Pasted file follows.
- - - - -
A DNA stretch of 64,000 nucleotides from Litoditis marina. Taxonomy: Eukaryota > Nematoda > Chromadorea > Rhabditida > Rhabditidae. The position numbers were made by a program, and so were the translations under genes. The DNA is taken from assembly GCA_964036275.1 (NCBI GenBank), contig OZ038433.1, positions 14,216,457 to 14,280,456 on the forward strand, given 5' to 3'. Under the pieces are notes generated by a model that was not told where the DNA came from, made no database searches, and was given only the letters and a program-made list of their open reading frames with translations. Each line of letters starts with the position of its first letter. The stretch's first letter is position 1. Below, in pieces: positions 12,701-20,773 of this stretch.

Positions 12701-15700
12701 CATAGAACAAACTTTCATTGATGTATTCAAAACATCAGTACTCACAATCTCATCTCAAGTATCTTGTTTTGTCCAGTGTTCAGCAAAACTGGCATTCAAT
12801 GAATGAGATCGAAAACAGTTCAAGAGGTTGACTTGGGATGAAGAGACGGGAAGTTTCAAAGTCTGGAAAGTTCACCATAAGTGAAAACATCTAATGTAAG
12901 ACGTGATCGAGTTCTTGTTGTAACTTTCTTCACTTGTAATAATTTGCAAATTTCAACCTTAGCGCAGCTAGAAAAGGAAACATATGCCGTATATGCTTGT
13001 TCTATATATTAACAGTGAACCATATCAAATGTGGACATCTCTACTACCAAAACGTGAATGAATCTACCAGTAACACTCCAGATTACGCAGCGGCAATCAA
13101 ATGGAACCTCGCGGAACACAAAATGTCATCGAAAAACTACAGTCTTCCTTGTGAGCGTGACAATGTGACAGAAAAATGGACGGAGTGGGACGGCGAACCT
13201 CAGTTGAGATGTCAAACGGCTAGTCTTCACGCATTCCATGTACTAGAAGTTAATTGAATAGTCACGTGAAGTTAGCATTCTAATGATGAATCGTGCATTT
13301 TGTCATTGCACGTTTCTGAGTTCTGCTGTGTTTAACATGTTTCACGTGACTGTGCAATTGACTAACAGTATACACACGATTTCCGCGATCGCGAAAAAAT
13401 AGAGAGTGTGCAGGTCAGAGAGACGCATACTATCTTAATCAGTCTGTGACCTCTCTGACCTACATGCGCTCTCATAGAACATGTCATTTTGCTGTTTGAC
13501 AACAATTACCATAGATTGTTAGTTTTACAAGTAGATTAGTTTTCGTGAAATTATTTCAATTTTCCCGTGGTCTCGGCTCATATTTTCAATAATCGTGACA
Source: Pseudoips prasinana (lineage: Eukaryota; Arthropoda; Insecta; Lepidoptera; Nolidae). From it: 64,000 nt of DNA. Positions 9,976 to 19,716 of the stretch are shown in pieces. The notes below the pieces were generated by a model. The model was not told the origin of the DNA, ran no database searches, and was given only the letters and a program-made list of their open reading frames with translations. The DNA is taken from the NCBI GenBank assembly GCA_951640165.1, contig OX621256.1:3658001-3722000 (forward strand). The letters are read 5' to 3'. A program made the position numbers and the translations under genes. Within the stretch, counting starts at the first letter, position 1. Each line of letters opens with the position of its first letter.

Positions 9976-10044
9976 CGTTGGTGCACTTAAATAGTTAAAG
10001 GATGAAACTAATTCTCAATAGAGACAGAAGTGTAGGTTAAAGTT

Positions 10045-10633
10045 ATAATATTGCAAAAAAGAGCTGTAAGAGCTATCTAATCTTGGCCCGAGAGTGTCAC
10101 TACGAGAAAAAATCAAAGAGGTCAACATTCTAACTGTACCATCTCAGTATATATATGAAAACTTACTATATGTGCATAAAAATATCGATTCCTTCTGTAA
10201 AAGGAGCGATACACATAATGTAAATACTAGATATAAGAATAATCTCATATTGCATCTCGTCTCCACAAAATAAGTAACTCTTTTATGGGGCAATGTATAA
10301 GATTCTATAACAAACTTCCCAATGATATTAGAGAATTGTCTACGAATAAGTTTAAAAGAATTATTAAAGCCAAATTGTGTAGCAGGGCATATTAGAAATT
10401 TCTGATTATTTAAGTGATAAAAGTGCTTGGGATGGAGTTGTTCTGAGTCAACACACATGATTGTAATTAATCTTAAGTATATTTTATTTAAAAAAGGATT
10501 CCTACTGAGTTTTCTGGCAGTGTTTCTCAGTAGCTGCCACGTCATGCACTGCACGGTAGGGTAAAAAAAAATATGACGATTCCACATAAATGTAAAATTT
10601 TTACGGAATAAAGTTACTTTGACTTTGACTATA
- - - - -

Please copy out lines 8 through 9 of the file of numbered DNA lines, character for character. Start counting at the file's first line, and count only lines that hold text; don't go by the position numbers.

13201 CAGTTGAGATGTCAAACGGCTAGTCTTCACGCATTCCATGTACTAGAAGTTAATTGAATAGTCACGTGAAGTTAGCATTCTAATGATGAATCGTGCATTT
13301 TGTCATTGCACGTTTCTGAGTTCTGCTGTGTTTAACATGTTTCACGTGACTGTGCAATTGACTAACAGTATACACACGATTTCCGCGATCGCGAAAAAAT